Introduction: Radical resection of meningiomas invading the major dural sinuses remains controversial. In particular, whether the fragment invading the sinus must be resected and whether the venous system must be reconstructed continue to be issues of debate. The aims of this study are to evaluate results of patients with a meningioma infiltrating the major dural sinuses and to discuss our management strategy.
Methods: Between 2003 and 2015, 103 patients (75 women and 28 men; mean age, 54.0±13.5 (18-83) year-old) underwent surgery for meningiomas originating at the superior sagittal sinus in 82, the transverse sinus in 12, the sigmoid sinus in 13, and the confluence of sinuses in 6. Meningiomas even if it was adjacent to the sinus and not invading its wall, as well as any tumor potentially detachable from the lateral wall, were excluded from this series.
Results: Total and nearly(grossly) total resection was achieved in 49 (47.5%) of cases. In grossly total resection group, 19 patients with a meningioma totally occluding the major dural sinus had complete resection of the encased portion of the sinus. In the remaining 30 patients, the opened sinus was closed with hemostatic materials or was sutured for repair of sinus wall after the resection of the tumor. The grossly total resection group was better than subtotal resection group in terms of progression free survival. In the subtotal resection group of grade I meningioma patients, performing adjuvant stereotactic radiosurgery(SRS) was effective than follow-up group without adjuvant treatment in considering progression free survival and recurrence rate.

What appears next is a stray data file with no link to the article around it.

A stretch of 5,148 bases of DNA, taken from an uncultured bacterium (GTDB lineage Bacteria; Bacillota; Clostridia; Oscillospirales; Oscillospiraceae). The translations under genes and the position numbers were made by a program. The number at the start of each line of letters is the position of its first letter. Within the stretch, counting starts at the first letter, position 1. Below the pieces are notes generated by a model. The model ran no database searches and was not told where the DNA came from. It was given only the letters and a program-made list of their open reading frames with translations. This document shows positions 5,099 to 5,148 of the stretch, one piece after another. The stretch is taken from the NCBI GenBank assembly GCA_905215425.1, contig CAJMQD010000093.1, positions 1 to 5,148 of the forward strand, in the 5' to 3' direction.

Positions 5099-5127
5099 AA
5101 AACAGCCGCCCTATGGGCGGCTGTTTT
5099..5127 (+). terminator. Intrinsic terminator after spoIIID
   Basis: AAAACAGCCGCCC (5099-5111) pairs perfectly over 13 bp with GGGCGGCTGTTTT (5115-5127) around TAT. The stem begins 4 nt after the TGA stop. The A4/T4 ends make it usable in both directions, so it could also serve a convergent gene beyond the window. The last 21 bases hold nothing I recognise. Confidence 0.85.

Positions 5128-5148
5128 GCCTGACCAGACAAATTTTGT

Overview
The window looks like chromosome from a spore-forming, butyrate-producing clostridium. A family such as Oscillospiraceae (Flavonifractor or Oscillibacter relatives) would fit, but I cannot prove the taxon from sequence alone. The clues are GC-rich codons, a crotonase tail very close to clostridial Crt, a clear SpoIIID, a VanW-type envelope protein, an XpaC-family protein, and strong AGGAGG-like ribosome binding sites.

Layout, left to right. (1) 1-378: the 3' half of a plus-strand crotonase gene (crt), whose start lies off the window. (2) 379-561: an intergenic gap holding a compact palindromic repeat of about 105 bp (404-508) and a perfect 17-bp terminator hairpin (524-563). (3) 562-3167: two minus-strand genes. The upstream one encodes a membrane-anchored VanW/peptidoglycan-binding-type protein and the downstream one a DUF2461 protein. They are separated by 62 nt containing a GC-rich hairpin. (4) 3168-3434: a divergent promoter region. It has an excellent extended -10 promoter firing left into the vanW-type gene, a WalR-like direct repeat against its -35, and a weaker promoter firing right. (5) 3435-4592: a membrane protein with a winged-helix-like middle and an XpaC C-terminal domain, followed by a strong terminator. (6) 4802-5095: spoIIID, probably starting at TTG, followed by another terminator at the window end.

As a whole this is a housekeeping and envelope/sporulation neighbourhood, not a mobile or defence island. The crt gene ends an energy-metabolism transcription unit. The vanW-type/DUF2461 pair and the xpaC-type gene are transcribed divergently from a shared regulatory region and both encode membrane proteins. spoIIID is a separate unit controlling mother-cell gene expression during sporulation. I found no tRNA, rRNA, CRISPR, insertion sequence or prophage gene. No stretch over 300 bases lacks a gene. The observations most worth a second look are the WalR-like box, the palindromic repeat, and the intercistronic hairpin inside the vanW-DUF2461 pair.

Conclusions: We conclude that if the sinus is completely obstructed, the portion of the sinus involved can be resected completely. However, if the sinus is incompletely occluded or adjacent drainage vein could not be dissected from tumor, subtotal resection of the tumor followed by SRS may be a good alternative treatment option.
Patient Care: Meningiomas which invaded sinus shouldn't have to be totally resected considering intraoperative sinus injury. Subtotal resection followed by SRS may be a good alternative treatment option for those cases.
Learning Objectives: By the conclusion of this session, participants should be able to 1) describe the importance of intraoperative sinus injury considering postoperative complications 2) discuss, in small groups, about WHO grading system and prognosis of meningiomas 3) identify an effective treatment for meningiomas which invaded sinuses.